- Publication date
- 30 November 2021
- Directorate-General for Migration and Home Affairs
Recent years have seen a growing focus on the intersection between mental health and the field of preventing and countering violent extremism (P/CVE). In the past, researchers tended toward the view that it was people with mental health illnesses or psychopathic tendencies who committed extremist acts. Scholars later eschewed these explanations in favour of the theory that radicalised individuals were rational actors in pursuit of specific objectives. Now, overwhelmingly, the current literature recognises that the pathways to radicalisation are complex, multifaceted and interconnected, and that there is no ‘single pathway’ to radicalisation.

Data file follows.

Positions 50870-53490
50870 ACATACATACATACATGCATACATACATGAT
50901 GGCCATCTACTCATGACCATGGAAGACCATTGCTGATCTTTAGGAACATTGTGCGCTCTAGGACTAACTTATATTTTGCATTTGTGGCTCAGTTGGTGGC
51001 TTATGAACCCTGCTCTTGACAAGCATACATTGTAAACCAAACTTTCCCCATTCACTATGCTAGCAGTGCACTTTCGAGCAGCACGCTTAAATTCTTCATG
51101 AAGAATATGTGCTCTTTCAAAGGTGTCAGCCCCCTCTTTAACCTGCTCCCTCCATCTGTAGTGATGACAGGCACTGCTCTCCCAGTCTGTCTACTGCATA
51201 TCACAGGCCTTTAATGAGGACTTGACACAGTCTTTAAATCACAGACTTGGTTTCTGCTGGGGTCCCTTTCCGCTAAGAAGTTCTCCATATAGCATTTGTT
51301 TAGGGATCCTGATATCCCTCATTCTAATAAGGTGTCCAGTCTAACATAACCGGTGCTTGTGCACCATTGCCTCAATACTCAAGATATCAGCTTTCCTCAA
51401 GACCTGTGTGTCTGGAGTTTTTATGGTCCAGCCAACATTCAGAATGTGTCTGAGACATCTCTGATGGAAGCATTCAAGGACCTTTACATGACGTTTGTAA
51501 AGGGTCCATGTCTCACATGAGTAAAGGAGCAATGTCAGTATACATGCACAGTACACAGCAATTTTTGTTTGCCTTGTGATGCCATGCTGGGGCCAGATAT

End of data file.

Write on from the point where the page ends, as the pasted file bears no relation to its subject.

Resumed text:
This recognition of the diverse ways of becoming radicalised has developed alongside a growing understanding that P/CVE calls for multi-agency, multidisciplinary, coordinated prevention strategies. In recent years, this has been reflected in the practice, research and work of several RAN working groups that have progressively explored the complex overlapping and interconnecting role of mental health in P/CVE3.
In this context, mental health professionals have increasingly become involved in the design and implementation of deradicalisation programmes throughout Europe. Today, they are providing essential psychological support, risk assessments, and detection of early warning signals in the prevention process. It may therefore be useful to reconsider the role of psychotherapists and mental health professionals as running in parallel to deradicalisation, exit and rehabilitation work and to give them a more prominent role within a holistic rehabilitation approach.